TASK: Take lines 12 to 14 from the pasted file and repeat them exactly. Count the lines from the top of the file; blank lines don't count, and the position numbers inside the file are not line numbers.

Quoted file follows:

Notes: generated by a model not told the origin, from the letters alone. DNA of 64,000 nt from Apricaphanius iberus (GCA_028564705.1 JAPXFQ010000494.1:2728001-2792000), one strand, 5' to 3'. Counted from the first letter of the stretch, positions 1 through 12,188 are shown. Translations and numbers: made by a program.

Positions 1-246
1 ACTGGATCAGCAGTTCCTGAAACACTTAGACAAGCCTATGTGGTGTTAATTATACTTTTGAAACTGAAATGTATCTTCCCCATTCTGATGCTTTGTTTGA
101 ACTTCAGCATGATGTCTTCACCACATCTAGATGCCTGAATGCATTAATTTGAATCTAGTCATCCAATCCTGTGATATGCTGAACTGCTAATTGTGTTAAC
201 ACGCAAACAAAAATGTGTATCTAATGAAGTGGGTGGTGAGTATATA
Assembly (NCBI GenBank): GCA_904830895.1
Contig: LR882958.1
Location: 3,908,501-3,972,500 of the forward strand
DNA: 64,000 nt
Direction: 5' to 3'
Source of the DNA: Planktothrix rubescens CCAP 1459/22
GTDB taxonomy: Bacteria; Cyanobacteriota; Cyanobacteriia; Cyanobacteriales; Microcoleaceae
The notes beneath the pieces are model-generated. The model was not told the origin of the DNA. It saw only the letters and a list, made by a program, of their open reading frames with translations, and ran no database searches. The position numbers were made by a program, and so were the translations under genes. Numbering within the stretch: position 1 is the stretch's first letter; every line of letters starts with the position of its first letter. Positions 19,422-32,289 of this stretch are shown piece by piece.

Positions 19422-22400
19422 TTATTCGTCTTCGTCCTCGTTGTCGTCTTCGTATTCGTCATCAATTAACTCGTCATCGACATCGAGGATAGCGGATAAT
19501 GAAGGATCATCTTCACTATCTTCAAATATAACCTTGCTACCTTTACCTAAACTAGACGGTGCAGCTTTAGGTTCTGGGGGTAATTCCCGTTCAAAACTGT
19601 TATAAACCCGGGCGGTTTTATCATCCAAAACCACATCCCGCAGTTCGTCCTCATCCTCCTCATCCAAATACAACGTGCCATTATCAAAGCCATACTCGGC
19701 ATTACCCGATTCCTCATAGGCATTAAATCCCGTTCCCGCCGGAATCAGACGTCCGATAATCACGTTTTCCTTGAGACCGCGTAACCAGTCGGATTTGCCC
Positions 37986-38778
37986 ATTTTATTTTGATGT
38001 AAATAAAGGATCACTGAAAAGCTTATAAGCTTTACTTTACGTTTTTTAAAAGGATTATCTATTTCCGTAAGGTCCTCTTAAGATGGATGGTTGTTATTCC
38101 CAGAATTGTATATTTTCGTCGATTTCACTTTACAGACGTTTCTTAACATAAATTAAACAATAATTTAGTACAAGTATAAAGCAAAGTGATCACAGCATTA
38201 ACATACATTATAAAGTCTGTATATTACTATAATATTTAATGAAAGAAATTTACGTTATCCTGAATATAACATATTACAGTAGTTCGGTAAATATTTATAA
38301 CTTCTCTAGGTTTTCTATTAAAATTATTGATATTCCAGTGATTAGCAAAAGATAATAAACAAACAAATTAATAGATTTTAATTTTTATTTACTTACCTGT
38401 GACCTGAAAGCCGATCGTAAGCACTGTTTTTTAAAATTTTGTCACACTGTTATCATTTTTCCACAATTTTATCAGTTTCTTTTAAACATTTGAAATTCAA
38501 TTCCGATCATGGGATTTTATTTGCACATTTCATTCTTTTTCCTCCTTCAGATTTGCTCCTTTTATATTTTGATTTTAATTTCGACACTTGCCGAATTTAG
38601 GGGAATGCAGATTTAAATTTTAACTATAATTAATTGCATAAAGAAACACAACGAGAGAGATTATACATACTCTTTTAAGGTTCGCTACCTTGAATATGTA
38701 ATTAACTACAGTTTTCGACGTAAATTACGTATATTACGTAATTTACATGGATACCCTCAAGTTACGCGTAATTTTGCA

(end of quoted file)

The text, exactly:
GTDB taxonomy: Bacteria; Cyanobacteriota; Cyanobacteriia; Cyanobacteriales; Microcoleaceae
The notes beneath the pieces are model-generated. The model was not told the origin of the DNA. It saw only the letters and a list, made by a program, of their open reading frames with translations, and ran no database searches. The position numbers were made by a program, and so were the translations under genes. Numbering within the stretch: position 1 is the stretch's first letter; every line of letters starts with the position of its first letter. Positions 19,422-32,289 of this stretch are shown piece by piece.

Positions 19422-22400